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Course requirements. At least 30 credits beyond the bachelor’s degree, including:

  • Latin Prose Composition (3 credits)
  • Five seminars (i.e., 15 credits of coursework in classes other than independent or directed study)
  • Participation in at least two Summer Latin Institutes

Two comprehensive examinations:

  • Comprehensive Latin Reading Examination. A two-hour examination, based on the M.L. Latin Reading List. The examination will present the student with four passages (two in prose, two in poetry) selected from the reading list. The student will translate three of the four passages. This exam may be taken at UF or at a remote location under the supervision of an approved proctor.
  • Comprehensive Written and Oral Examination in Latin Literature and Culture, consisting of a two-hour written examination and a one-hour oral examination, based on the M.L. Literature and Culture Reading List. The written portion of this exam may be taken at a remote location under the supervision of an approved proctor. Then, upon approval of the Distance Director, the oral portion of this exam must be taken at UF, administered by a supervisory committee of two faculty members.

Courses include:

  • LAT 6425 Latin Prose Composition (3) Translating English into Latin and imitation of various Latin prose styles.

  • LNW 5325 Roman Elegiac Poetry (3) Readings in Latin from one or all of the following: Catullus, Tibullus, Propertius, Ovid, or other Latin elegiac poetry.

  • LNW 5655 Roman Poets: Horace (3; max: 6) Horace’s poetry and metrics.

  • LNW 5665 Roman Poets: Vergil (3; max: 6) The poetic art of Vergil and its literary, historical, and political background.

  • LNW 5675 Roman Poets: Ovid (3; max: 6) Ovid’s poetic art against its literary, historical, and political background.

  • LNW 5676 Roman Poets: The Silver Age (3; max: 6) Prerequisite: reading knowledge of ancient Greek at advanced level. Readings from major poets of period, including Lucan, Satius, and others.

  • LNW 6105 Roman Tradition (3) synoptic survey of Roman literature.

  • LNW 6225 The Ancient Roman Novel (3; max: 6) Readings from Petronius and/or Apuleius.

  • LNW 6335 Roman Oratory and Rhetoric (3; max: 6) Theory and practice of Roman oratory and rhetoric through Latin readings in Cicero, Seneca, and Quintilian, and other sources.

  • LNW 6365 Studies in Roman Satire (3; max: 6) Readings from Horace, Persius, Petronius, Juvenal, Martial.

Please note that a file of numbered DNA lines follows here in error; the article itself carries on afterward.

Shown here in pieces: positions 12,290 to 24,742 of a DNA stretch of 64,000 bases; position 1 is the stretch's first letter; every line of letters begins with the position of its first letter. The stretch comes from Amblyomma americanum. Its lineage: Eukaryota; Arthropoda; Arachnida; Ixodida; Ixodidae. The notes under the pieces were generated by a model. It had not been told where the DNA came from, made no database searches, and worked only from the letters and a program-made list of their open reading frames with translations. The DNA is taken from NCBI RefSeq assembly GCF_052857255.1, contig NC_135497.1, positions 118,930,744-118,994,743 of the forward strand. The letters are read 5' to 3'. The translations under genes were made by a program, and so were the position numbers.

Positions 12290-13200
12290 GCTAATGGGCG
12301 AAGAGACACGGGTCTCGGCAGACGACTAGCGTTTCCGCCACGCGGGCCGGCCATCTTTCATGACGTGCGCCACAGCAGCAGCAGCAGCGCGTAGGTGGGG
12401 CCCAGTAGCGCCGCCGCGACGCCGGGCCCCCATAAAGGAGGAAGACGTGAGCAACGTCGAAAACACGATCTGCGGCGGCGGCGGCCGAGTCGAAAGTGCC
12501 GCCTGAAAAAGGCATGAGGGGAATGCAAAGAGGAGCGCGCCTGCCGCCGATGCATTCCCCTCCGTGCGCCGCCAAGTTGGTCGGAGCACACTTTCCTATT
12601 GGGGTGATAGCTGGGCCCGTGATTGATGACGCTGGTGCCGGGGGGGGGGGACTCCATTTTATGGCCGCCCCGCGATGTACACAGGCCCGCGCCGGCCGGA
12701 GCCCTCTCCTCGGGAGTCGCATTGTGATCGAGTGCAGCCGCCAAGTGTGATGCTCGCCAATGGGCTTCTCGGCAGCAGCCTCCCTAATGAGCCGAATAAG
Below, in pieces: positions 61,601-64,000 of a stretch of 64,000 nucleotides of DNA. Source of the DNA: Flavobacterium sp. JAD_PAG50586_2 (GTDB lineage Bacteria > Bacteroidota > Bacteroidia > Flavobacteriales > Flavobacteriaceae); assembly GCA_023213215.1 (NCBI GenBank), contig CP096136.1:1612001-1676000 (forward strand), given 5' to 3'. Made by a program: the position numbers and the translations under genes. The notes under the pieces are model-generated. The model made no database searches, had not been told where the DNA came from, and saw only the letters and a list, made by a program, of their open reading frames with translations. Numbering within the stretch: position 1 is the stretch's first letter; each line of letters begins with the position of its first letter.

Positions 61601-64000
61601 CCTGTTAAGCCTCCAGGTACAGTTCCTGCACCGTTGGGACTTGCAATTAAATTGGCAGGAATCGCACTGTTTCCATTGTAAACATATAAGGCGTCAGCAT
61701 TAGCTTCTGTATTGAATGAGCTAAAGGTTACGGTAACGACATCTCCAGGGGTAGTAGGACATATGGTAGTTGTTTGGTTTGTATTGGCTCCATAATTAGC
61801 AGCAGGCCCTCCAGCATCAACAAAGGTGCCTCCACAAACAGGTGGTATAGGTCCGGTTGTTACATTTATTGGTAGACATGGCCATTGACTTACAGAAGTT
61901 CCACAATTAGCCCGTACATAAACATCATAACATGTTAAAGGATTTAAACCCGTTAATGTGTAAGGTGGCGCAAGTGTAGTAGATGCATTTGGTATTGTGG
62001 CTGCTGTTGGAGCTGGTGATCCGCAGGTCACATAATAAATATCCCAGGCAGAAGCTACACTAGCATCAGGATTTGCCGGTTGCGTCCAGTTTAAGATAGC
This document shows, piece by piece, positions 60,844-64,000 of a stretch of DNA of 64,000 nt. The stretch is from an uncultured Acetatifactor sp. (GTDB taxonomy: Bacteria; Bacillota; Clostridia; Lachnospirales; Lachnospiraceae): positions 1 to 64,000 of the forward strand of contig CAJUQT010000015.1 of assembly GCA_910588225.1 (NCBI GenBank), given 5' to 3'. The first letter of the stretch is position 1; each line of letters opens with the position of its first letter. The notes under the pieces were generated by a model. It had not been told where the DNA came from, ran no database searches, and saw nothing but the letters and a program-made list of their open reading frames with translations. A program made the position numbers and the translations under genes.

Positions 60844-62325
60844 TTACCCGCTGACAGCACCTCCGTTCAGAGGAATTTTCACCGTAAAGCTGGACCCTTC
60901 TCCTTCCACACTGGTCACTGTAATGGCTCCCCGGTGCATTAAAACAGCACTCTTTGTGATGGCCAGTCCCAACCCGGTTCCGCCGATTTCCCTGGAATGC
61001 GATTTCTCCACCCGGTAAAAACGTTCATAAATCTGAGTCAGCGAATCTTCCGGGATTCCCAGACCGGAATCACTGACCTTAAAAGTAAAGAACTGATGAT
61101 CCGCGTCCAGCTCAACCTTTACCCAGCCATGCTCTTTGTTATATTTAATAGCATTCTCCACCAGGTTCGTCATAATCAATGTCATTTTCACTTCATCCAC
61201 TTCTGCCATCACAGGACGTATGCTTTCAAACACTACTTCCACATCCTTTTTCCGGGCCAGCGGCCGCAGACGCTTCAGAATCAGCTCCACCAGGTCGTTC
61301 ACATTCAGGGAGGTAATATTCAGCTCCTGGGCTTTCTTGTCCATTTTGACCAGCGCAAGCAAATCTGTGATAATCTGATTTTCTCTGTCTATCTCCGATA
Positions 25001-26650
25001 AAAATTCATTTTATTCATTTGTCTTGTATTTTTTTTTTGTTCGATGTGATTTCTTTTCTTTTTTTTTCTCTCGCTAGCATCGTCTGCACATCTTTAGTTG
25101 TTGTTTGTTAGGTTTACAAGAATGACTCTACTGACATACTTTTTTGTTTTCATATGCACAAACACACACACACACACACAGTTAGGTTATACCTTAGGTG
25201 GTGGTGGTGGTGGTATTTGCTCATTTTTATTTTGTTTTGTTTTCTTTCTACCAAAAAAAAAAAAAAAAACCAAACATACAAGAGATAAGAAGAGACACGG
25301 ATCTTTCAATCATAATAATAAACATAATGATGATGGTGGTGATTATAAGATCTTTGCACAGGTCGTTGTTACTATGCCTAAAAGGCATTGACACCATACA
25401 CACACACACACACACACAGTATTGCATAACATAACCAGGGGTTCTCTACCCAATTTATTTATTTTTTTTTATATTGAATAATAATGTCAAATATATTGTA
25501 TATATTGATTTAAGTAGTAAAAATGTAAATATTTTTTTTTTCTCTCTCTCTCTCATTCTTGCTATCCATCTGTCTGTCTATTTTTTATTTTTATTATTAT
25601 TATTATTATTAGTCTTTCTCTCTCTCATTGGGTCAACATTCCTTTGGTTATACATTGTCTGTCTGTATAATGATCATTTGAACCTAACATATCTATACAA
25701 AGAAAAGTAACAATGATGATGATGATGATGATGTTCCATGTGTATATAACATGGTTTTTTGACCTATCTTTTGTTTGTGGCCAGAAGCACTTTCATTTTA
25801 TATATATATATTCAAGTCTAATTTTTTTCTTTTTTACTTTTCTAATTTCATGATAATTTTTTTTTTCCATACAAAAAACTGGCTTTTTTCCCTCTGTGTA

• LNW 6385 Roman Historians (3; max: 9) Readings from major historians: Sallust, Caesar, Livy, Tacitus, Suetonius, and others.

  • LNW 6495 Late Latin Literature (3) Readings from one or more of the following: Vulgate, Christian Church Fathers, Historia Apollonii, Peregrinatio Aetheriae, Harrington’s Medieval Latin.

  • LNW 6905 Individual Work (2-4; max: 10) Readings and reports in language and literature.

  • LNW 6933 Special Topics in Latin Literature (3; max: 6) Prerequisite: graduate standing or consent of instructor. Intensive study of particular author, genre, period, or subject.

  • LNW 6935 Proseminar in Classics (3) Introduction to the study of classical literature, history of scholarship, bibliographies, areas of the discipline.



Program requirements

An undergraduate degree (BA or BS).A minimum of three years of college-level Latin. The third year can be waived with a strong performance on the sight Latin translation exam that is part of the application process. For undergraduate online Latin courses, please check with the University of Colorado at Denver.Current employment as a teacher. A letter from the applicant’s supervisor verifying employment as a teacher must be submitted to the Classics Department as part of the application materials.It is not required that your degree be in Latin or Classics, but it is essential that you have the ability to read Latin authors in the original. English Language Requirements IELTS band: 6 TOEFL paper-based test score : 550 TOEFL iBT® test: 80

Financial Aid Programs

Online students at the University of Florida are eligible for consideration for a wide range of federal, state and institutional aid as administered by the Office for Student Financial Affairs (SFA), which also administers a limited number of privately funded scholarships. These include:

  • Grants. Considered gift aid — no repayment required — and awarded to students showing the greatest financial need.
  • Scholarships. Considered gift aid, as they do not have to be repaid and do not require recipients to perform services.
  • Student Employment. Considered self-help aid, as students are offered aid in exchange for a service. The Student Employment Office assists enrolled students seeking part-time employment through various job programs.
  • Loans. Considered self-help aid as loans are a form of aid that must be repaid. UF primarily offers student loans through the Federal Direct Loan Program, but there are a number of other loan programs available at UF.
  • Non-SFA Administered Aid. Numerous aid programs are administered by entities outside of SFA including State of Florida aid programs, SFA Resource Center scholarships, academic scholarships and endowed scholarships.

Accreditation

The University of Florida is accredited by the Southern Association of Colleges and Schools Commission on Colleges to award bachelor, master, specialist, engineer, doctoral and professional degrees. Contact the Commission on Colleges at 1866 Southern Lane, Decatur, Georgia 30033-4097 or call 404-679-4500 for questions about the accreditation of the University of Florida.

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